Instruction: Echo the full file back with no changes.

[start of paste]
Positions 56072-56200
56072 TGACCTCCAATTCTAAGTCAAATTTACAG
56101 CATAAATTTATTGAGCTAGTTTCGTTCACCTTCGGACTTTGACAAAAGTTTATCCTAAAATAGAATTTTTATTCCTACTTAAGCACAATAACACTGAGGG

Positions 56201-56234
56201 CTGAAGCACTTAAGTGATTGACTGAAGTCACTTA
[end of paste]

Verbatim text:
Positions 56072-56200
56072 TGACCTCCAATTCTAAGTCAAATTTACAG
56101 CATAAATTTATTGAGCTAGTTTCGTTCACCTTCGGACTTTGACAAAAGTTTATCCTAAAATAGAATTTTTATTCCTACTTAAGCACAATAACACTGAGGG

Positions 56201-56234
56201 CTGAAGCACTTAAGTGATTGACTGAAGTCACTTA